'I have no regrets': The ordinary women risking criminal convictions for Extinction Rebellion
PUBLISHED: 08:02 30 September 2019
They have never been in trouble with the law before, but two women have done away with that to protest against climate change.
Debbie Wright, 44, and Bryn Raven, 76, were among the 1,100 people arrested in London during the Extinction Rebellion (XR) demonstrations in April.
They were carried away by police after campaigners blocked a road in Parliament Square causing disruption to traffic during the 11-day protest.
"I was terrified, I was laying on the ground and I realised I was trembling and crying," said Debbie Wright, an engineer from Eaton, Norwich.
Ms Wright said she had no intention of getting arrested when she cycled to London for the protest in three days, but knew it was a strategy used by the XR movement.
Her feelings changed on the evening of April 17, when she decided to lie on the ground in Parliament Square with other activists.
"I felt like it was my turn, it felt right in that moment to be there," she said.
Ms Wright was held overnight and charged with a public order offence for blocking a highway.
"It was a bit shocking walking in a cell with no windows or natural light," she said.
She appeared at the City of London Magistrates' Court on Friday, September 27, where she pleaded guilty.
She read out a statement to the judge before being handed a six-month conditional discharge and told to pay £85 court costs and £20 victim surcharge.
"I was nervous. I don't break the law - it felt alien and unfamiliar," she said.
Ms Wright said getting arrested was her way of helping create a safer world for her 18-year-old stepson and young nieces.
"I don't want kids to suffer because we are not doing anything to fix it. This is the only thing I know I can do.
"It was my first time being arrested. I don't do this kind of thing and I know I don't have to - I'd rather be at home with my cats."
Days after Ms Wright was arrested, grandmother Bryn Raven was at the same location and glued herself to a metal tube with other protesters on April 20.
Ms Raven, a retired English and yoga teacher, has lived a life free of trouble in the Suffolk village of Wenhaston.
But she said she was worried her children and grandchildren would not fare as well.
"It was the simple realisation that, at this stage in my life, anything I want to leave my kids will be completely irrelevant with the way things are going," she said.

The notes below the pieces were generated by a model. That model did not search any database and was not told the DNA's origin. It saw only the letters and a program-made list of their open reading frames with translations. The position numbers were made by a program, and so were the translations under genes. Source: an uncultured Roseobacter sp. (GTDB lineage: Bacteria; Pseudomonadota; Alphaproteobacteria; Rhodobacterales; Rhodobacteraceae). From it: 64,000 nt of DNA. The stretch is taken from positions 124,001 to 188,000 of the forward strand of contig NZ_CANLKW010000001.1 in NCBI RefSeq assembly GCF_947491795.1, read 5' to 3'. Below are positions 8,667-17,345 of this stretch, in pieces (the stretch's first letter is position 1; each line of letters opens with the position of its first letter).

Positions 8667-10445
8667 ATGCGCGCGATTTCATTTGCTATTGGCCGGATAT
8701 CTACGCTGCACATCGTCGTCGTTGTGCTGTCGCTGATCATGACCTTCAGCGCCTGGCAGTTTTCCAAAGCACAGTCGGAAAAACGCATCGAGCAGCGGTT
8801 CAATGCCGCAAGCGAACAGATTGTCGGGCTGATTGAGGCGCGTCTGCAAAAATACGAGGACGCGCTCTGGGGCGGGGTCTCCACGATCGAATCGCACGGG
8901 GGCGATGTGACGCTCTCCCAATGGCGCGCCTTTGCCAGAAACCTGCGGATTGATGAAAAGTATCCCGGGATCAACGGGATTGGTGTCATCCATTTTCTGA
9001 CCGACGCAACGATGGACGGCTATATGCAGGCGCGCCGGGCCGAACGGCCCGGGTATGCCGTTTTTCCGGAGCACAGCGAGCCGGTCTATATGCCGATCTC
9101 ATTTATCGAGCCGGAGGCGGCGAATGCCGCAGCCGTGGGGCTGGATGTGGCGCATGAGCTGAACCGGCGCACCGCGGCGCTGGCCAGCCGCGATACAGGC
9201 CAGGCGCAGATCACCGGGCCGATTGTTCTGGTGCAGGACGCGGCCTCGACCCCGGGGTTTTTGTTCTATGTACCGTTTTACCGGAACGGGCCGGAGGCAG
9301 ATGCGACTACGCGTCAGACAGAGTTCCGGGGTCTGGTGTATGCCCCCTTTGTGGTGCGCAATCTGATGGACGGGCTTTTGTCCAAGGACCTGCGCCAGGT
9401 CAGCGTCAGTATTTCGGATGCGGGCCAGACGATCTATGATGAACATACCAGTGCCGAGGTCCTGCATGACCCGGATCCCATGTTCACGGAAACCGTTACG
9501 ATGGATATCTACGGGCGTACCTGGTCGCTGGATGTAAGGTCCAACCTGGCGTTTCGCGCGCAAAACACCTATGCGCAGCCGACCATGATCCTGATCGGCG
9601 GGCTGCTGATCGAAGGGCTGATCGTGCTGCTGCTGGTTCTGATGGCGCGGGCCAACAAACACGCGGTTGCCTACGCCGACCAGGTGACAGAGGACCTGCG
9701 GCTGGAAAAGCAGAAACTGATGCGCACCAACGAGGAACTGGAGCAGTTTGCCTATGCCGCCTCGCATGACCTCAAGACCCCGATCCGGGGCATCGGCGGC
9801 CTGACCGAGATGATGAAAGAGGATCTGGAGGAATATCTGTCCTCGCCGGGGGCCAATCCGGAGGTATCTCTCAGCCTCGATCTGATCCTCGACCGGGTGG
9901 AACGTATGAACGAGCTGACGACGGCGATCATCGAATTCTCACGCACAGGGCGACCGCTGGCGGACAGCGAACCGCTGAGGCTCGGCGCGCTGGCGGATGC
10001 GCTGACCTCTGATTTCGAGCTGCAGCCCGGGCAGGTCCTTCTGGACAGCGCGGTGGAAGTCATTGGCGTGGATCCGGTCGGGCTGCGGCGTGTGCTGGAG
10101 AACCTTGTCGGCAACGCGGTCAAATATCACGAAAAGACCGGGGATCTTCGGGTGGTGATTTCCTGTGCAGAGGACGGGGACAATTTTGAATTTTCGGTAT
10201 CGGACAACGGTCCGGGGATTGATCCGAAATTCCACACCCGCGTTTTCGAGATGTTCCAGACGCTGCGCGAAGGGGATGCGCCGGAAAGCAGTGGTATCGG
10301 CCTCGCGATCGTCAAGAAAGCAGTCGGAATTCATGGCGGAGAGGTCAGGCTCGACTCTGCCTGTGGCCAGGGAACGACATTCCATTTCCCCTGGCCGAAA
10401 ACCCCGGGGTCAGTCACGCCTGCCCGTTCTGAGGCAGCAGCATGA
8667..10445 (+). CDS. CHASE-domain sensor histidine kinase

"I don't want to look at my grandkids and say that I've done nothing - I had a burning need to do something."
Ms Raven was arrested and taken to a police station, before being released pending further investigation.
She has not yet been charged with an offence.
Describing the moment she was arrested, she said: "I had no anxiety at all, I had no reason to feel anxious - the police were absolutely great.
"I have no regrets about being arrested."
The XR movement began in October 2018, with mass demonstrations attracting thousands of campaigners all over the world.
It demands the government to put climate change at the forefront of its political agenda, and uses tactics of civil disobedience and nonviolent resistance to force local authorities to declare a climate emergency.
The group's website sets out the "legal strategy" for rebels who get arrested, stating: "If the courts keep hearing the same message from us, that message will get through and more people will demand the urgent and radical action that is required."
Another two-week protest has been planned in London from October 7, with campaigners encouraged to shut down Westminster by "blocking roads, bridges, transport links and more".
This so-called legal strategy has been practiced by environmental campaigner of 20 years Jenn Parkhouse, inset above left, from Mile Cross in Norwich.
She was involved in the Greenpeace anti-GM protests which ruffled the feathers of Bernard Matthews in the early 2000s.
Ms Parkhouse was questioned by police in 2000 after campaigners dumped three tons of GM-free turkey feed outside the Bernard Matthews headquarters in Great Witchingham, to disprove his claim that it was impossible to buy GM-free animal feed.
More recently, she was one of four XR protesters to be arrested in February this year after disrupting a county council meeting in Norwich.
She said the protest had been to put pressure on the council to consider its stance on the Western Link road, which she described as a "travesty for the environment".
She added: "I felt it was the only way to get the message across - I came to truly believe campaigning in the way I have been for 20 years proved futile."